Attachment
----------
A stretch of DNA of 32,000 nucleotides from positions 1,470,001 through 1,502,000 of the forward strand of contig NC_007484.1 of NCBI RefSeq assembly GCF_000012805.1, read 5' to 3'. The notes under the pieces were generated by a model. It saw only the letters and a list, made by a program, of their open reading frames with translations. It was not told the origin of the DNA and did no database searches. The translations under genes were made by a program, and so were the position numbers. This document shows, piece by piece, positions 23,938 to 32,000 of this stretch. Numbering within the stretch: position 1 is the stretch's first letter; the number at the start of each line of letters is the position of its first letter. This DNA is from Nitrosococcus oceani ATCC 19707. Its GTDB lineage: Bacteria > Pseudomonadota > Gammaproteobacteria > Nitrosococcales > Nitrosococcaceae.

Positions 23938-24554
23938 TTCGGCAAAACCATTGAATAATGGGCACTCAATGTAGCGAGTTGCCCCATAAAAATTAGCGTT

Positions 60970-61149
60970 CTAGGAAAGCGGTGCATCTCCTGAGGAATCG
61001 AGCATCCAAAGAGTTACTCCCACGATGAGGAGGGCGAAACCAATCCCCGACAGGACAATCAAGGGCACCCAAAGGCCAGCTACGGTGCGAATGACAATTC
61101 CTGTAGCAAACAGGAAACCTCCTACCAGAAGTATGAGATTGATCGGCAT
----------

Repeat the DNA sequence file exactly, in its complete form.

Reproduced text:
A stretch of DNA of 32,000 nucleotides from positions 1,470,001 through 1,502,000 of the forward strand of contig NC_007484.1 of NCBI RefSeq assembly GCF_000012805.1, read 5' to 3'. The notes under the pieces were generated by a model. It saw only the letters and a list, made by a program, of their open reading frames with translations. It was not told the origin of the DNA and did no database searches. The translations under genes were made by a program, and so were the position numbers. This document shows, piece by piece, positions 23,938 to 32,000 of this stretch. Numbering within the stretch: position 1 is the stretch's first letter; the number at the start of each line of letters is the position of its first letter. This DNA is from Nitrosococcus oceani ATCC 19707. Its GTDB lineage: Bacteria > Pseudomonadota > Gammaproteobacteria > Nitrosococcales > Nitrosococcaceae.

Positions 23938-24554
23938 TTCGGCAAAACCATTGAATAATGGGCACTCAATGTAGCGAGTTGCCCCATAAAAATTAGCGTT

Positions 60970-61149
60970 CTAGGAAAGCGGTGCATCTCCTGAGGAATCG
61001 AGCATCCAAAGAGTTACTCCCACGATGAGGAGGGCGAAACCAATCCCCGACAGGACAATCAAGGGCACCCAAAGGCCAGCTACGGTGCGAATGACAATTC
61101 CTGTAGCAAACAGGAAACCTCCTACCAGAAGTATGAGATTGATCGGCAT